Welcome to Equiflexion
Equine Sports Massage Therapy (ESMT)
Equine Musculo-Skeletal Manipulation Therapy (EMSMT)
Equiflexion offers Equine Sports Massage Therapy (ESMT) and Musculo-Skeletal Manipulation Therapy (EMSMT). Both forms of treatment help your horse to move as freely and as comfortably as possible whether they are a pleasure horse or a competition horse.
Giving your horse the freedom to move
Equine Sports Massage, including passive stretching, increases circulation and can help to lengthen your horse's muscles whilst encouraging flexibility and suppleness to allow your horse use his body to its full capability.
ESMT and EMSMT work hand in hand to detect and alliviate pain and discomfort caused by muscular strain and joint and vertebral misalignments. When your horse is suffering from this kind of strain it can result in muscular soreness (particularly in the back), reduced flexibility, restricted range of movement of the limbs, lack of engagement, decreased stamina levels and an overall lack of performance. It can also affect your horse’s behaviour and wellbeing.
Laura Bradbeer of Equiflexion has trained with the Institute of Complementary Animal Therapies (ICAT) and takes a holistic approach to her treatments. She treats the whole horse recognising that the primary cause can lead to secondary problems in different areas of the body. She works alongside other equine professionals to form part of your horse’s overall programme of care.
Based in Chester Laura primarily covers Cheshire, Wirral, North Wales, Shropshire and sections of West Midlands and the North West but appointments are welcomed from outside of these areas.
Equine Sports Massage Therapy and Musculo-Skeletal Manipulation Therapy is not a substitute for veterinary care but it can help restore your horse to full health with permission from your vet under the Veterinary Act 1966.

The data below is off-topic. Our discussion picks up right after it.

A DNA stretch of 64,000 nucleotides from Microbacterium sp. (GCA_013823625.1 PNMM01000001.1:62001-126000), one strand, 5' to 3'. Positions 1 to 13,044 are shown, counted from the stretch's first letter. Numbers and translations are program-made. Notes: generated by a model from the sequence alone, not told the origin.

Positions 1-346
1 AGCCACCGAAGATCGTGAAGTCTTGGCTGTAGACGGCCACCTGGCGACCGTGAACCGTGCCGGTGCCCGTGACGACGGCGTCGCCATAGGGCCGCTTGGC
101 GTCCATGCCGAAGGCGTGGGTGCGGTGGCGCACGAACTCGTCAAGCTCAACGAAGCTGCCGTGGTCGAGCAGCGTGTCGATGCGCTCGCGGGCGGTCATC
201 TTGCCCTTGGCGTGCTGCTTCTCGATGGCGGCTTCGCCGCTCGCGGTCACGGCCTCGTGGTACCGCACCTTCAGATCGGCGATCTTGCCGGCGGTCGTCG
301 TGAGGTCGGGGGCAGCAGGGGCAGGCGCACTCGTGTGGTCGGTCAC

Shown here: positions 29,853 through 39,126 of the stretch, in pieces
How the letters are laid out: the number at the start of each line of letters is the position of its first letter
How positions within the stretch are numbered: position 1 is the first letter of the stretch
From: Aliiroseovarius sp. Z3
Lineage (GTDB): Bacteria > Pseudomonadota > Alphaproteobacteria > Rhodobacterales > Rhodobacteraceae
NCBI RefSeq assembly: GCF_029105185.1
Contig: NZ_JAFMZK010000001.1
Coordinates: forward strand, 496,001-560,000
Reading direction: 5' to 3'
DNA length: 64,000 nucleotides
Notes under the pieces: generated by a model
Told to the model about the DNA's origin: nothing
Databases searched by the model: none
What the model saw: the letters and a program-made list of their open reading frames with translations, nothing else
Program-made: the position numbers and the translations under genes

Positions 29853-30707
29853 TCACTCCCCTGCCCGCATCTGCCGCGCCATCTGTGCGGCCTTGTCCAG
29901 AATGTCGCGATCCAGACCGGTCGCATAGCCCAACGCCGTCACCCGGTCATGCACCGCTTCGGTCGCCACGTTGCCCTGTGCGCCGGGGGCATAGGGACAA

Below are some examples of Equine Sports Massage and Manipulation Therapy sessions taking place. For more information please view the What is Equine Massage and Manipulation Therapy and Benefits of Equine Massage and Manipulation Therapy pages.
Passive stretching is an important part of a treatment
A horse yawning is a sign of relaxation
A therapist locating a stress point during a treatment
A neck vertabrae manipulation
If you are interested in booking a session we recommned viewing Equiflexion's Treatments page. You can also experience firsthand how equine massage and manipulation can help your horse by attending our Events and Demonstrations.
Dave the Horse says...
It can take around 90 days (3 months!!!) for minor muscle injuries to become apparent so prevention is better than cure!
The longissimus dorsi muscle is the largest and longest muscle in the equine body.
The hindquarters only carry around 40% of a horse’s weight at rest, but they provide approximately 85% of the propulsion needed for maximum level locomotion.
More than 60% of a horse’s body weight is muscle, compared to 35 – 40% in a human.
Equine Sports Massage is the manipulation of the soft tissues – muscles, tendons, ligaments and fascia (connective tissue).
Horses have 54 vertebrae: 7 cervical (neck), 18 thoracic (back, attached to ribs), 6 lumbar, 5 sacral (fused vertebrae) and average 18 coccygeal (tail).
Arabian horses have a slightly different skeletal structure to other breeds of horse; they have 17 thoracic, 5 lumbar and 16 tail vertebrae.
There are two layers of muscle in the equine body – superficial and deep.
Equine Sports Massage and Manipulation Therapy can benefit horses in a variety of disciples. From racing to riding schools, Equiflexion's Horses For Courses section provides plenty of information on how Equine Massage and Manipulation therapy sessions can help your horse.
For more information on Equiflexion's services or to register your interest for hosting a demonstration at your yard, please Send us an Enquiry.